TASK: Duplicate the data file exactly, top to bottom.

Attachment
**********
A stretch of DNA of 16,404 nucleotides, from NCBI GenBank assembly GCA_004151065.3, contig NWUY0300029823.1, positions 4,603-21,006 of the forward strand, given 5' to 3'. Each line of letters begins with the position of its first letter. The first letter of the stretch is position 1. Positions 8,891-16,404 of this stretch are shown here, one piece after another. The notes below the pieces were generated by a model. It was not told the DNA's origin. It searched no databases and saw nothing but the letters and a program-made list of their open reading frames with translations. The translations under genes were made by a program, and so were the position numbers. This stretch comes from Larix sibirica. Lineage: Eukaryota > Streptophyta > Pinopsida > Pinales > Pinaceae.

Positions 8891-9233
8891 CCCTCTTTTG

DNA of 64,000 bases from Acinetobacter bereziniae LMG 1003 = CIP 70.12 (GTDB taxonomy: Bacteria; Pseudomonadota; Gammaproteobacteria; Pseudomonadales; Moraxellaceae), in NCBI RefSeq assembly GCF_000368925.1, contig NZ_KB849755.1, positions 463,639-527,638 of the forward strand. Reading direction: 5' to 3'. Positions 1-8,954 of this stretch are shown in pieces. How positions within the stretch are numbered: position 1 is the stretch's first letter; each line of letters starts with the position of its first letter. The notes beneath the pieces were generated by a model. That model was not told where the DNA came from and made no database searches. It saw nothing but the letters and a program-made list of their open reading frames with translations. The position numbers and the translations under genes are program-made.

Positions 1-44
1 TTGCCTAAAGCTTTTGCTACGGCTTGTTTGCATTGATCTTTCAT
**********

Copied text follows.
A stretch of DNA of 16,404 nucleotides, from NCBI GenBank assembly GCA_004151065.3, contig NWUY0300029823.1, positions 4,603-21,006 of the forward strand, given 5' to 3'. Each line of letters begins with the position of its first letter. The first letter of the stretch is position 1. Positions 8,891-16,404 of this stretch are shown here, one piece after another. The notes below the pieces were generated by a model. It was not told the DNA's origin. It searched no databases and saw nothing but the letters and a program-made list of their open reading frames with translations. The translations under genes were made by a program, and so were the position numbers. This stretch comes from Larix sibirica. Lineage: Eukaryota > Streptophyta > Pinopsida > Pinales > Pinaceae.

Positions 8891-9233
8891 CCCTCTTTTG

DNA of 64,000 bases from Acinetobacter bereziniae LMG 1003 = CIP 70.12 (GTDB taxonomy: Bacteria; Pseudomonadota; Gammaproteobacteria; Pseudomonadales; Moraxellaceae), in NCBI RefSeq assembly GCF_000368925.1, contig NZ_KB849755.1, positions 463,639-527,638 of the forward strand. Reading direction: 5' to 3'. Positions 1-8,954 of this stretch are shown in pieces. How positions within the stretch are numbered: position 1 is the stretch's first letter; each line of letters starts with the position of its first letter. The notes beneath the pieces were generated by a model. That model was not told where the DNA came from and made no database searches. It saw nothing but the letters and a program-made list of their open reading frames with translations. The position numbers and the translations under genes are program-made.

Positions 1-44
1 TTGCCTAAAGCTTTTGCTACGGCTTGTTTGCATTGATCTTTCAT